Scrap metal sculpture is a 3D jigsaw puzzle with no instructions. Those who do it well draw on solid construction skills and the uncanny ability to ‘see’ where pieces fit together.
I’m a huge fan of rusty junk so I like the idea of learning to weld. But it’s hot, heavy work that I’ll probably never attempt so I love seeing what sculptors achieve with recycled steel and plenty of patience.
For Tim Read an unwieldy pile of waste has endless potential. Work in the building industry exposed him to a wide variety of scraps and offcuts and sparked an interest in upcycling and reuse. Tim collected materials and dabbled with sculpture for years until a move to the bush in 2012 allowed room for a professional studio.
Now there is no stopping the flow of creativity, and the variety of work from Tread Sculptures is impressive. Tim tackles anything from large outdoor installations to one-off sculpture and furniture commissions. Practical artworks include light bollards and totems, screens, gates, wall features, fire pits, birdbaths, water features, mailboxes and signage.
“Recycled artwork for me, is about connecting with objects in a different way. Turning something with an end date, into something completely different. Not allowing its previous life to determine its value in the future.” Tim Read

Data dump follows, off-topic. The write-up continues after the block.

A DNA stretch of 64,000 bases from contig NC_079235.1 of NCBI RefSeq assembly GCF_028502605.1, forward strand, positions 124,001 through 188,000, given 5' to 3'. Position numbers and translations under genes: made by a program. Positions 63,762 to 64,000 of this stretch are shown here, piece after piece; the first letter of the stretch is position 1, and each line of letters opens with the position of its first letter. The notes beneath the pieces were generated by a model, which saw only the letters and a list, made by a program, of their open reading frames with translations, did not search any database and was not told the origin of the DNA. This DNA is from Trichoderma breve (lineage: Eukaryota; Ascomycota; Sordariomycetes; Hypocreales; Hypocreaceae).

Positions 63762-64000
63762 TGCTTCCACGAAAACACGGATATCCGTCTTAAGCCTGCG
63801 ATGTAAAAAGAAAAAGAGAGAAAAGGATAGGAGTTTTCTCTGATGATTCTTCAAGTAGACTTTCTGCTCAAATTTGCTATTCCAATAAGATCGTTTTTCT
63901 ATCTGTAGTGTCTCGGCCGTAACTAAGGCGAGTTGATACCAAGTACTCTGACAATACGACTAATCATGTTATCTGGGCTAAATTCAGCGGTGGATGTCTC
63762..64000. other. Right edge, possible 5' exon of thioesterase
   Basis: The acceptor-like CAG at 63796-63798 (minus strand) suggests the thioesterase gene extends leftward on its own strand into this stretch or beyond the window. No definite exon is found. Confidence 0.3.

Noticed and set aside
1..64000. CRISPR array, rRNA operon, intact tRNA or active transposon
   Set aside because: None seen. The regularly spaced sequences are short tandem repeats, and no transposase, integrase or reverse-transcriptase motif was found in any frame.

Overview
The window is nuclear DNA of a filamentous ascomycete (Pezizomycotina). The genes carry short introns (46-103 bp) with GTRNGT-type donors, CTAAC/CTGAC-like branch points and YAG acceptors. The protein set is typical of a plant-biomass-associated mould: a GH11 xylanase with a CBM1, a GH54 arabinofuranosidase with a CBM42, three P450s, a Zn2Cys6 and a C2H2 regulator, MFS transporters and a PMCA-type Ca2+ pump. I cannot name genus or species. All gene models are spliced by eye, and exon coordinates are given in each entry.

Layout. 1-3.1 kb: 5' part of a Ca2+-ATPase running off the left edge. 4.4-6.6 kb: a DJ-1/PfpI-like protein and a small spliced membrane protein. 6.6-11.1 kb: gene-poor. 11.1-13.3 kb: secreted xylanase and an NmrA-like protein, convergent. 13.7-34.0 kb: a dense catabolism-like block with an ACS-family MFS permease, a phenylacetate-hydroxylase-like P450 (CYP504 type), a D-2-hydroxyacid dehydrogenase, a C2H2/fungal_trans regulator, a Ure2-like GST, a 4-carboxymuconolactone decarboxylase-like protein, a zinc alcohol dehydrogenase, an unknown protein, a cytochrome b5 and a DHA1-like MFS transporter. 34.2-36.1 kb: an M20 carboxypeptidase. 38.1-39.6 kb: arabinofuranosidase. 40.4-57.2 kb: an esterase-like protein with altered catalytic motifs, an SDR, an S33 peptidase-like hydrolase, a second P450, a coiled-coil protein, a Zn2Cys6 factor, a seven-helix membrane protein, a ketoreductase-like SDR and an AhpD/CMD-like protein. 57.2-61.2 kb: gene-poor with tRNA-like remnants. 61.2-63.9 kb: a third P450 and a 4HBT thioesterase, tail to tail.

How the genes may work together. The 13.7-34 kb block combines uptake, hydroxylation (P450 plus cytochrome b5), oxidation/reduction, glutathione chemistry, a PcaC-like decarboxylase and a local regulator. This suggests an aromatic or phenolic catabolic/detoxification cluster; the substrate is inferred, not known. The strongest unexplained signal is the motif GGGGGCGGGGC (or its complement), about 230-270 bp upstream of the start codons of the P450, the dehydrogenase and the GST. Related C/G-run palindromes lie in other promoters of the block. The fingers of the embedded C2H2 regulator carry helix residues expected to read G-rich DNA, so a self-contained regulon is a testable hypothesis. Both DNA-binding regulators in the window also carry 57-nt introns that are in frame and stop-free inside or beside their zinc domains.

If you are considering a larger piece of metalwork a visit to Tread Sculptures’ headquarters is a good way to peruse Tim’s work. The spacious bush setting allows you to wander around the studio and sculpture garden and inspect the junk pile for inspiration. You can also view a selection of work for sale and past creations on the website before you visit.
It takes hard work and a little bit of magic to transform random junk into coherent, structurally sound artworks. Versatile metalworkers like Tim, who can produce everything from elegant geometry to kooky critters, are a good match for those seeking distinctive home or garden decorations.
Tread Sculptures gallery and sculpture trail is open to the public on the first weekend of every month. As the rust creatures multiply and settle in around the river it’s becoming an inspiring destination.